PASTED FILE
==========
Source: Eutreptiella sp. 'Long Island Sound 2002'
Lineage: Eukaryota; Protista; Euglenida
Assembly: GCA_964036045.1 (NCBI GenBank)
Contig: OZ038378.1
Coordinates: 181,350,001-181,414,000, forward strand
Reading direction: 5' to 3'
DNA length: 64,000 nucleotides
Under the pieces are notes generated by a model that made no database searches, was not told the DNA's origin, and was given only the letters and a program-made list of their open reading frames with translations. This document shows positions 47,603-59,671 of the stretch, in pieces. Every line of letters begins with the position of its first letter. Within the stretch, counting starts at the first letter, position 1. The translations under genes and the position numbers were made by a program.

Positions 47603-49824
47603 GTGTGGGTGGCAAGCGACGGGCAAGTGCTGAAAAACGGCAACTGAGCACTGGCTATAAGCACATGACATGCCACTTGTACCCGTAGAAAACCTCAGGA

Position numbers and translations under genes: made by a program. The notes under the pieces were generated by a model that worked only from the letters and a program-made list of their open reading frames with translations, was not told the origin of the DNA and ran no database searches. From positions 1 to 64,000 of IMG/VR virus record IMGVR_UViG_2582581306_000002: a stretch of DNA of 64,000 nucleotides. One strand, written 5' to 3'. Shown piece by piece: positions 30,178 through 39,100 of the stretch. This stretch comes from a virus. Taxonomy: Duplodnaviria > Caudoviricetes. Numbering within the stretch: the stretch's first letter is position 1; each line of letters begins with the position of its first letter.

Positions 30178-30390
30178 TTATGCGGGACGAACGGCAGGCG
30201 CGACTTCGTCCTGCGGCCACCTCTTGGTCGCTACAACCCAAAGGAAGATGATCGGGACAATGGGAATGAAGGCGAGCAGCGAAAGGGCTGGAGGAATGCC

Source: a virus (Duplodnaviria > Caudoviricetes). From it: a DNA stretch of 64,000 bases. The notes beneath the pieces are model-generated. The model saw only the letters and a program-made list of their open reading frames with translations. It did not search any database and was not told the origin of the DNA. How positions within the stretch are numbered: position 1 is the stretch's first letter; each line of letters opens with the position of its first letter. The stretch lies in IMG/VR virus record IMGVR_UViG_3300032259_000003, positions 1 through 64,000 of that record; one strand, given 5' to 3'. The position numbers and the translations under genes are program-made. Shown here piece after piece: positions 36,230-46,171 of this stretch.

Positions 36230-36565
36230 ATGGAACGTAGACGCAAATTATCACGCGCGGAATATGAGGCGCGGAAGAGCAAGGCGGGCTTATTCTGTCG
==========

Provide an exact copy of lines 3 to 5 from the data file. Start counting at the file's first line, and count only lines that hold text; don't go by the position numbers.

Assembly: GCA_964036045.1 (NCBI GenBank)
Contig: OZ038378.1
Coordinates: 181,350,001-181,414,000, forward strand